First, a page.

Another reason I’m going to quit is that my Wife and Kids are driving me crazy. They won’t let up. They’re on my case every day.

Wife: “Didn’t you feel like an idiot at the Ivcich‘s last night, going out on the porch and smoking those stupid cigarettes. It was freezing.”

Me: “It was pretty cold, heh heh.”

Daughter #1: “We don’t want you to die, Dad. Please stop.”

Daughter #2: “Nobody else smokes. It’s like totally embarrassing.”

Wife: “Plus you reek of smoke and you get those big bags under your eyes.”

Me: “What bags?”

Daughter #1: “More like suitcases.”

Daughter #2: “Duffle bags, actually.”

Me: “Very funny. Haven’t you kids got something to do, like homework?”

Wife: “Everybody’s just very concerned. It’s not like you’re a kid anymore.”

Me: “Let me get this straight. You’re telling me that I’m old, I stink, and I’m ugly. Is that what you’re telling me?”

Wife: “Kind of, yeah.”

Me: “Well, shit, honey. I already knew that.”

I don’t have great hopes about quitting. I know myself too well. But I have to give it a serious try, if only to have some peace and quiet at home. Still, when I think about it, it would be nice to get back in shape, lift some weights, do a little running. You never know, those nymphomaniac supermodels might come calling again. I’ll let you know how it goes.

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Randolph Street: Just Kids

August 3rd, 2018

1aStreetkidsStreetkids–Guatemala City


2aChild vendorVendor–Guatemala City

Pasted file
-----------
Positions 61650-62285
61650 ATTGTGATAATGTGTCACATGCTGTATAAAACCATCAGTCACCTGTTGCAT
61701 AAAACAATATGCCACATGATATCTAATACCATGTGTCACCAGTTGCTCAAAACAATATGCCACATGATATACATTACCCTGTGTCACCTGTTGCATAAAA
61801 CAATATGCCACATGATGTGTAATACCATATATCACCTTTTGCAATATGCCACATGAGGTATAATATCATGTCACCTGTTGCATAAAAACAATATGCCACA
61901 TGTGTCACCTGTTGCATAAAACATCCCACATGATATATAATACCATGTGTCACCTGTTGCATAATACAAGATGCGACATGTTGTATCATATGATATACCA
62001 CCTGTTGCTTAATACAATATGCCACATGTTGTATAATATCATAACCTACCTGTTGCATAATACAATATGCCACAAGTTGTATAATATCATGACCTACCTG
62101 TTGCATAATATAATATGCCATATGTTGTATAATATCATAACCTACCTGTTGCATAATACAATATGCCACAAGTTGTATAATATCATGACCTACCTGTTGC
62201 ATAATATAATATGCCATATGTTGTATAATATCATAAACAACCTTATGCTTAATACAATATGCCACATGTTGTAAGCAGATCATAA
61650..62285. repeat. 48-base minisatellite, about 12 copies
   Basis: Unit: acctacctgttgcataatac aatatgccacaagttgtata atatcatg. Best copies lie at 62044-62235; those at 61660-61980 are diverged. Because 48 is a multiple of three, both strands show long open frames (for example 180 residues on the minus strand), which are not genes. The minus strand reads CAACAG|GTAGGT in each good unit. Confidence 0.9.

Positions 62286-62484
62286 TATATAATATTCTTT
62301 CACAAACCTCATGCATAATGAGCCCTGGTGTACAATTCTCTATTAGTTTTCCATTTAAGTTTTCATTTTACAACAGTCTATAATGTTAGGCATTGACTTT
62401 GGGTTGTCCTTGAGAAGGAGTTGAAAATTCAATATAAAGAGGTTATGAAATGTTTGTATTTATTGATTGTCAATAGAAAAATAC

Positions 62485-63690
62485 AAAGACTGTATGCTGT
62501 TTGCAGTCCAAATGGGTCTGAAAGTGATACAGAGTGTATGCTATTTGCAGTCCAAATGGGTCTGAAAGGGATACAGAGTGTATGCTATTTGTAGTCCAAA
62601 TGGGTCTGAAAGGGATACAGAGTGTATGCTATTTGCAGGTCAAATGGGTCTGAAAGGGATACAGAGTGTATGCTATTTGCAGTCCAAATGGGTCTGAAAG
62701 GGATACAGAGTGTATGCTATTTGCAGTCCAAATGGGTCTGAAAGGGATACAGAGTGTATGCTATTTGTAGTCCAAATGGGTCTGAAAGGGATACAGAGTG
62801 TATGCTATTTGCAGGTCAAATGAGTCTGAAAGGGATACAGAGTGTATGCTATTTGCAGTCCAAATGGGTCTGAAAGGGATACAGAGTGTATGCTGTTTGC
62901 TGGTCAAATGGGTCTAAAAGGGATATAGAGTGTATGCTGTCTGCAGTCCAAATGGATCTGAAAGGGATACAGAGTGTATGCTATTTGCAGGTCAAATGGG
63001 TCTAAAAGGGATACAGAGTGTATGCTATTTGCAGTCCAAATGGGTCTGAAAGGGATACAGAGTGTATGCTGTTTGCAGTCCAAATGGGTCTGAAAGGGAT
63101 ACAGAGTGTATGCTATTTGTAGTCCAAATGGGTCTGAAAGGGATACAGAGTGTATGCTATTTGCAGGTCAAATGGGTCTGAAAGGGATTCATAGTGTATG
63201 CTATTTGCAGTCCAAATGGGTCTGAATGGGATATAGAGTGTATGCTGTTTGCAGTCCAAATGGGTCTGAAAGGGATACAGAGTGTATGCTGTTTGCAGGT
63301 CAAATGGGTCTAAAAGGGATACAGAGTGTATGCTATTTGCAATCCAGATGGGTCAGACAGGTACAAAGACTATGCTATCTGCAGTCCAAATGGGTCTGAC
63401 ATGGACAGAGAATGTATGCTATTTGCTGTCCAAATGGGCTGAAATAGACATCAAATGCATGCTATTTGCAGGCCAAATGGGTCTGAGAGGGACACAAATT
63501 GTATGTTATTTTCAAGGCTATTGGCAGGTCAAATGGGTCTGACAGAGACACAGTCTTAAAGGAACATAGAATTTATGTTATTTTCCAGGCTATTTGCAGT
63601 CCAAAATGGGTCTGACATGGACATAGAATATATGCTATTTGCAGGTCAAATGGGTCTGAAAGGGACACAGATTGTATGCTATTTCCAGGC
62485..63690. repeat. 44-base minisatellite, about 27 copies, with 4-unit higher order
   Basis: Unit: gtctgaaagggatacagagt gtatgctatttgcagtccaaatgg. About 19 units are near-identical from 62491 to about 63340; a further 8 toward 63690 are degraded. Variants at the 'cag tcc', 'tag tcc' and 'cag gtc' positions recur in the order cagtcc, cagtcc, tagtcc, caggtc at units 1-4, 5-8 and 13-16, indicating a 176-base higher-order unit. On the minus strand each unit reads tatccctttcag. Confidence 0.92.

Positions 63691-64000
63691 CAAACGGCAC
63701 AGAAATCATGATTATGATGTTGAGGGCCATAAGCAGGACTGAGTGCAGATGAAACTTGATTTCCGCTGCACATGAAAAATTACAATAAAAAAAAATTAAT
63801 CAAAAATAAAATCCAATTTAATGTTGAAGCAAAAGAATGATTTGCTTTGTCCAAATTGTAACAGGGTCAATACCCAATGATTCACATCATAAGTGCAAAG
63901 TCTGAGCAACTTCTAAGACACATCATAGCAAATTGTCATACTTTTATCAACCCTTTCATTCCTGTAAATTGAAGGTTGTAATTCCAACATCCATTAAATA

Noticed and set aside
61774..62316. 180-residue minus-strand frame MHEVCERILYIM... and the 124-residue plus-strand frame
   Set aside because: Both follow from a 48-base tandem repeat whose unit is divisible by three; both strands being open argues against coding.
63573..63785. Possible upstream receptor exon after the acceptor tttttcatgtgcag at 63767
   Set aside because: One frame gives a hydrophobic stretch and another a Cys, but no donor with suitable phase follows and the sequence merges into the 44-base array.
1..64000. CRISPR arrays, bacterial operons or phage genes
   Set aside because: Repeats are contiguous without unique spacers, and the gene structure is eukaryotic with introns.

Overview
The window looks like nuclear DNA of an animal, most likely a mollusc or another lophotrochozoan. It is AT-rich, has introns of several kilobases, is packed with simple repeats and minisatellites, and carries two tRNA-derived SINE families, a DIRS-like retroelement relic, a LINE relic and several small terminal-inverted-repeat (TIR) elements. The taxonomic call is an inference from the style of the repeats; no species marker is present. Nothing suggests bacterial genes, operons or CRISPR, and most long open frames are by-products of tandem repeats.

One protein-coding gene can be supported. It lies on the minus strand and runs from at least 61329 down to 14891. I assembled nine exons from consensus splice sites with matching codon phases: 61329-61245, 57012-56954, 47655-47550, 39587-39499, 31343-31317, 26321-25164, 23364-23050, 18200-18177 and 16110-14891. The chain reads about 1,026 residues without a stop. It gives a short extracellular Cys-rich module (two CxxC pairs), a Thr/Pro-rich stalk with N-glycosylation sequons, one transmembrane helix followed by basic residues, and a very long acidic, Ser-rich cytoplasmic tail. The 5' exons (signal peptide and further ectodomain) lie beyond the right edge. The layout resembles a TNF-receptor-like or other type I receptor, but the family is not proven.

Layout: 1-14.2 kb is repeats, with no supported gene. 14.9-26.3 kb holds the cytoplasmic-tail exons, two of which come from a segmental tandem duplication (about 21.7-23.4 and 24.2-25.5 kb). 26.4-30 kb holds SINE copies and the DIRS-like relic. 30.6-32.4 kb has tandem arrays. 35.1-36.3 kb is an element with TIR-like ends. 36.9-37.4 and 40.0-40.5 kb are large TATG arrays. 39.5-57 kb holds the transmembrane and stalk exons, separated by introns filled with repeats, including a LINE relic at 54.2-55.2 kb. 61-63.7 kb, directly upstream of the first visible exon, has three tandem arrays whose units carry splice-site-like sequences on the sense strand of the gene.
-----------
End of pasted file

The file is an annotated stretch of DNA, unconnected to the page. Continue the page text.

3women022Three Boys–Chicago


All photos © Jon Randolph


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Benny Jay: Keep The Secret

August 2nd, 2018

Working at home on a snowy afternoon, when my phone line crashes.

Don’t know why.

It just doesn’t work. Internet. Phone. Nothing.

So I get out my cell phone and call AT&T. Wind up talking to a nice lady named Stephanie, who tells me I should unplug the phones.

“You want me to unplug the phones?” I ask.

Just to make sure.

“Yes — all the phones,” she says. “Keep them off for about five minutes and then plug them back in.”


I crawl under the desk and look at the snake tangle of wires — red, blue and gray — hooking phone, computer, printer, etc. into the surge protector.


Not sure which is which, I just start pulling plugs out of sockets.


Stephanie, the phone operator, looked a little like Raquel Welch….


Then I go downstairs to have a delicious glass of chocolate milk. Ahhh.

Then I read the sports section. Then I call Cap on the phone to talk about Derrick Rose’s knee….

Next thing you know — 15 minutes have passed. So it’s back to the phones I go.

I plug this plug here and that plug there and….


I call Stephanie — my new best friend — and she says she’ll send over a repairman.


I killed time talking about D. Rose’s knee….


Fast forward an hour or so….

My wife comes home.

“My phone died,” I tell her.

“Let me look,” she says.

“Oh, like you can fix it.”

She goes to my room and crawls under the table and then announces….

“You didn’t plug in the phones.”

“Yes, I did,” I say.

“No, you didn’t.”

I’m starting to get a little annoyed.

“Of course, I did.”

“No, you plugged the surge protector plug into itself….”


“It’s not plugged into the wall socket — it’s plugged into itself.”

She points to the problem.

“Oh,” I say.

“It’s like electrical masturbation,” she says.

She likes that line so much, she says it again.

Then she unplugs the surge protector plug from the surge protector and plugs it into the wall. Voila! The computer and phone come back to life. And I call Stephanie to cancel the repairman.

“That’s really funny,” says my wife.

“You can’t tell anyone about this,” I tell her.

“How `bout Jenny — can I tell her?”

Jenny works with my wife.

“Especially not Jenny.”

“Oh, all right.”

“And whatever you do, don’t tell Milo. I’ll never hear the end of it.

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Randolph Street: Couples

August 1st, 2018

1DSCF1245 copyCouple–Uptown


2DSCF0952Woman in WhiteLakeview


3DSCF1282Rest–Art Institute


4DSCF1278Wait–Art Institute


5DSCF1247 copyCouple 2–Uptown


All photos © Jon Randolph 2016